With all due respect to the athletics schedule and lunch menu, of all the information published on your district website, school board information is hands-down the most important.
3. ‘Paperless’ assures transparency and accountability
Many school districts are shifting to a “paperless” system for managing their board meeting information. In addition to board member profiles and policy documentation, meeting schedules, agendas, minutes, packets and attachments are published digitally.
With a paperless approach, districts are assured of keeping their board content current. Districts can also use a centralized board hub as a way to reference the open-meeting laws by which they must abide in their respective states, and remind the public that they are toeing the line when it comes to transparency.
Some school website content management systems make it easier than others to be paperless. Campus Suite has recently introduced a dedicated feature, BoardHub™, to help districts streamline board information publishing.
4. Keep board info ADA-compliant
The fourth consideration to safeguard your school board against challenges to accessing critical, state-mandated information is ADA compliance. Just as your entire school website needs to be fully accessible to people with disabilities, it only follows that your web-based board information also must comply with U.S. federal accessibility laws.
A majority of board content is posted via PDFs. These too need to be ADA compliant and fully accessible. There are easy ways to manage all PDFs on your school website.
Many school districts got the wake-up call years ago when they were forced to respond to Office for Civil Rights complaints being levied from disabilities advocates. In fact, the Website Accessibility Center was established to forearm schools and educate school administrators on how to go about eliminating barriers to content on their school websites.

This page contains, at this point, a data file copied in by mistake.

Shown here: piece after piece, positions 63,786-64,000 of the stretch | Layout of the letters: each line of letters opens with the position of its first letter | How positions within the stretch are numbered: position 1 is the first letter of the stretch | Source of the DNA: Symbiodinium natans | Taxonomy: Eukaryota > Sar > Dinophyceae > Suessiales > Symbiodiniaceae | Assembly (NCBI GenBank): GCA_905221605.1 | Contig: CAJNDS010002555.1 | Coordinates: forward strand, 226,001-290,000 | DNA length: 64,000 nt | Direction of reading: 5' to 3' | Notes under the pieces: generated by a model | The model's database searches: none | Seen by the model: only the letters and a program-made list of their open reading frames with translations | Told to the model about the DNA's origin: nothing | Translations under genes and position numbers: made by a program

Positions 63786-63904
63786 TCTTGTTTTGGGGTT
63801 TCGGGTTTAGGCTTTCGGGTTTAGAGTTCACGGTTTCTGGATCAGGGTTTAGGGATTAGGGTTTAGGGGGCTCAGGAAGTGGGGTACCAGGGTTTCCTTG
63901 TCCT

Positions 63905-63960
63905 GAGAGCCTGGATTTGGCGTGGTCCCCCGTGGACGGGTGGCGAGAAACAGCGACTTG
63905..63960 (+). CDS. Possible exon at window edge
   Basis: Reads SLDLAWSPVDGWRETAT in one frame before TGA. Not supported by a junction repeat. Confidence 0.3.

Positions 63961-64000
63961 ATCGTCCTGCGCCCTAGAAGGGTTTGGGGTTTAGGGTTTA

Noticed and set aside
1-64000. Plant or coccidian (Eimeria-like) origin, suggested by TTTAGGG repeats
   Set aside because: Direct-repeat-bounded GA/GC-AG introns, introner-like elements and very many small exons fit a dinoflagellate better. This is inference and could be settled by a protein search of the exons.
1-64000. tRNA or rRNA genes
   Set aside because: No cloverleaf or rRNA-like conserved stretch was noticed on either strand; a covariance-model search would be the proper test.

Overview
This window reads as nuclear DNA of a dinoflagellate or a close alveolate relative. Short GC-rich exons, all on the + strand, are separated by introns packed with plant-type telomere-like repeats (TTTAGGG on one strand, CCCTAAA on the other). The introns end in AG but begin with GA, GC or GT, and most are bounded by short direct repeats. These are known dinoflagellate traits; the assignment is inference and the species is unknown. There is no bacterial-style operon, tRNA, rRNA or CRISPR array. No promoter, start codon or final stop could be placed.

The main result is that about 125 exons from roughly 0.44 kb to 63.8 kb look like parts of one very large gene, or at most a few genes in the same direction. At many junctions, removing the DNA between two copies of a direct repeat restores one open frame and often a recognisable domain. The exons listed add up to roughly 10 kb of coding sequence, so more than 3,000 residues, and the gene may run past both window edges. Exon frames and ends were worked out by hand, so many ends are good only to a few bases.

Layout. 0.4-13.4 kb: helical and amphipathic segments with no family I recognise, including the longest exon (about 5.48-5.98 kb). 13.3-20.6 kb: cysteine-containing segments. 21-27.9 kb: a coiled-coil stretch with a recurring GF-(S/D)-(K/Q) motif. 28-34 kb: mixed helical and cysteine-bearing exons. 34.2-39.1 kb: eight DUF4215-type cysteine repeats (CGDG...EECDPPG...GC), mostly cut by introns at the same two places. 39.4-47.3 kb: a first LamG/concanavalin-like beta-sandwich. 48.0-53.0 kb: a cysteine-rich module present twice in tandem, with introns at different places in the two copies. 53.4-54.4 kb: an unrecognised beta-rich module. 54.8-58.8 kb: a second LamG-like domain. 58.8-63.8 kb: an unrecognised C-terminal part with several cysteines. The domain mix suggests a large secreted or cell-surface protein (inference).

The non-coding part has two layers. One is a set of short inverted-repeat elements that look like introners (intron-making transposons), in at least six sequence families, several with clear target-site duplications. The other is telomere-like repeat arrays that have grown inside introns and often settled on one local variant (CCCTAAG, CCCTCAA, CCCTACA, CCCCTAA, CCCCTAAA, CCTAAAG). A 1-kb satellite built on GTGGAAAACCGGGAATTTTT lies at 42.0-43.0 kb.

But ADA accessibility laws apply to ALL your web content, including all the PDFs that reside on or are linked to your website. While some board content (e.g., mission, board member photos) may reside on web pages that in fact are ADA compliant, a majority of board content is posted via PDFs. These too need to be ADA compliant and fully accessible.
For a good overview that puts ADA-compliance in perspective, read Steve Williams’ article, WCAG 2.1 and What it Means for School Website ADA Compliance.
If your district has a school board, you are bound by the open meetings laws. So make certain you exercise the safeguards outlined above to assure you stay on the right side of your state law governing public access to board information.
Make sure you educate your board members and key school administrators about their responsibilities, precautions, and limitations surrounding open meeting compliance. Use your school website as a central hub for all applicable school board information. And help your school board be fully accountable and transparent by using the right tools. Finally, make sure all your board documents are fully ADA-compliant, for it’s one thing to have a website that’s ADA-compliant, but what about your board meeting info?
Marketing director and content strategist for Campus Suite, Jay’s a former school public relations specialist who’s helped businesses, schools and colleges use the power of web communications to improve their image, generate support, and optimize relationships. Reach him at email@example.com.